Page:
In addition to their domestic recruiting, part of China’s rapid-development strategy also includes reaching out to ex-pats living and playing in more traditional hockey nations. Two standout players in this year’s U20 World Championship Division III were goaltender Wu Siming and forward Yan Juncheng, the tournament’s leading scorer. Wu, who goes by Sean in Canada, plays for the Toronto Young Nationals of the Greater Toronto Hockey League. Yan, known to his teammates as Eddie, plays for the Junior-A Victoria Grizzlies of the British Columbia Hockey League. At 17 and 18 years old respectively, both are strong candidates to suit up in the red and gold in 2022.
Since 2017, China has also been hosting recruitment camps in North America for both their men’s and women’s teams. These camps require players only to be of Chinese descent, with the aim of naturalizing those selected and bringing them to play in China to meet the IIHF’s eligibility requirements. Those camps have attracted a number of talented male and female players, some of which are now playing in the Kunlun Red Star organization.
Looking to 2022 and BeyondWhile it isn’t realistic to expect the Chinese team to be a medal competitor in Beijing in 2022, the country is making admirable progress in getting their hockey players ready to compete at the Olympic level. With years to go, it’s impossible to say how the final product will turn out, but it is a certainty that the overall state of Chinese hockey will be leaps and bounds ahead of where it is today when the Chinese players march into the opening ceremonies in 2022.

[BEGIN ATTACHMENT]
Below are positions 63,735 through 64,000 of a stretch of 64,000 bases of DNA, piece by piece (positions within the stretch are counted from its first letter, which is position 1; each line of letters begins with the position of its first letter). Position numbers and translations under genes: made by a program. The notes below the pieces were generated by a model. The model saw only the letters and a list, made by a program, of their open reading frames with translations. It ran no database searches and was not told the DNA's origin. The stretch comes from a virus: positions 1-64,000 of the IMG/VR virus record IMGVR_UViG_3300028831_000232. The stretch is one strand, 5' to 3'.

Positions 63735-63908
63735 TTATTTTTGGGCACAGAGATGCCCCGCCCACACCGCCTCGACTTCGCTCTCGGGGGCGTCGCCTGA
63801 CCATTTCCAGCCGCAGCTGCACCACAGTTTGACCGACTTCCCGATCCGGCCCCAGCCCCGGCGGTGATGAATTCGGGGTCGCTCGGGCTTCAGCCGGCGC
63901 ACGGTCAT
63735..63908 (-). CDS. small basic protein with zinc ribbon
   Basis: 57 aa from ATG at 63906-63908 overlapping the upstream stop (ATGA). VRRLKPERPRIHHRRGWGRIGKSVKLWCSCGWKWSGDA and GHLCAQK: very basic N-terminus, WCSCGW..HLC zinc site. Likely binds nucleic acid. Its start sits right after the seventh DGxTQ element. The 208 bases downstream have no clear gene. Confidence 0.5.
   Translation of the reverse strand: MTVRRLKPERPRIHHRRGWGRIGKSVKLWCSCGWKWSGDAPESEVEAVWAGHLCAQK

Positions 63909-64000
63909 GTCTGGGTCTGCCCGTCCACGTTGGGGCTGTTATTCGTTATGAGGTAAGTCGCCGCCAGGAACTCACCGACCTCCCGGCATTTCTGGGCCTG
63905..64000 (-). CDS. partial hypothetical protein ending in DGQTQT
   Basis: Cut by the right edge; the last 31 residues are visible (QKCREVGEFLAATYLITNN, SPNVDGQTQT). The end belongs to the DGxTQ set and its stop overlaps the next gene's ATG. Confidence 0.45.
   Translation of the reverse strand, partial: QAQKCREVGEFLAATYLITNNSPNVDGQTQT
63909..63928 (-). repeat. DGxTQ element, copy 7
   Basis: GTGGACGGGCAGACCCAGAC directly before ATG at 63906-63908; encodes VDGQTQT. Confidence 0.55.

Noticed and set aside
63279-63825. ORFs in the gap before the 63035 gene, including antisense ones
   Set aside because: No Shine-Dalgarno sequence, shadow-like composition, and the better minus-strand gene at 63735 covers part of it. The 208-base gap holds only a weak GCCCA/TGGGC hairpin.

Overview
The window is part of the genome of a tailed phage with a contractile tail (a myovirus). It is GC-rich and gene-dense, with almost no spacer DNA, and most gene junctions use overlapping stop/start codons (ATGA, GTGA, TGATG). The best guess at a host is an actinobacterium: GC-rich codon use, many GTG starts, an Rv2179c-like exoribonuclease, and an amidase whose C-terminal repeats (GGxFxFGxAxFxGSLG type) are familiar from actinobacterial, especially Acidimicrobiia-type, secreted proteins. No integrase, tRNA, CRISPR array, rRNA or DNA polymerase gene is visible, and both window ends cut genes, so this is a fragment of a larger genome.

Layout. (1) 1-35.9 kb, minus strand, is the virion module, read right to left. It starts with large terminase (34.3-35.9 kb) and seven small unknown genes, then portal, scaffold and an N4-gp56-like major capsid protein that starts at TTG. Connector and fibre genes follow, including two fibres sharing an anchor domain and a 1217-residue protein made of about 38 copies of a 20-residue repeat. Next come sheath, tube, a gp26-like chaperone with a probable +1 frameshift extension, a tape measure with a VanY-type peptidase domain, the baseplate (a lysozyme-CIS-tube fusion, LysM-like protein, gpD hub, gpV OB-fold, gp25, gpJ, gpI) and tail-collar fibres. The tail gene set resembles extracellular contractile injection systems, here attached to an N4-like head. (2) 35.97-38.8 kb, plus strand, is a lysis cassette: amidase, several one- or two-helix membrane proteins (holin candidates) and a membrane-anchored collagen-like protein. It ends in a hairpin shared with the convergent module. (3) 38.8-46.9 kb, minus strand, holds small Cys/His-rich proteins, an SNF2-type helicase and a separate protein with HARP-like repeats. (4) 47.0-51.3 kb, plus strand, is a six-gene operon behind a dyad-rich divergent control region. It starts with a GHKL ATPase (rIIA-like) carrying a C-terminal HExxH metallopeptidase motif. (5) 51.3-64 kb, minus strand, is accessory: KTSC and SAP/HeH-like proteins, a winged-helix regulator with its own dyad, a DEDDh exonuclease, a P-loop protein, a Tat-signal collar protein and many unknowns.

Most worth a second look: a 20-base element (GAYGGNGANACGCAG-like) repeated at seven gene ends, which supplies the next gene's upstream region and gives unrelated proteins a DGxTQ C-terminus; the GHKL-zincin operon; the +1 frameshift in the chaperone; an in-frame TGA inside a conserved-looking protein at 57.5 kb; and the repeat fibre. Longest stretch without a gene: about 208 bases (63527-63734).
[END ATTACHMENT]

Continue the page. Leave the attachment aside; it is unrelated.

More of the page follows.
In 2015, Song Andong became the first Chinese-born player to be selected in the NHL draft, when the New York Islanders took him 172nd overall. With the NHL now committed to promoting the game and building hockey infrastructure in China, and with the ambitious “10+100+1000+10000” program underway, one has to think that, in a nation of 1.4 billion people, it’s only a matter of time before the hockey equivalent of Yao Ming arrives and sends the game’s popularity in China through the roof.
If that happens, and if the 10-15 year timeline holds true, China could potentially become a major player in the game. But that’s a long way out, and for now, the Chinese Ice Hockey Association and Coach Kolliker are more than happy to savour the team’s dominant win in Reykjavik.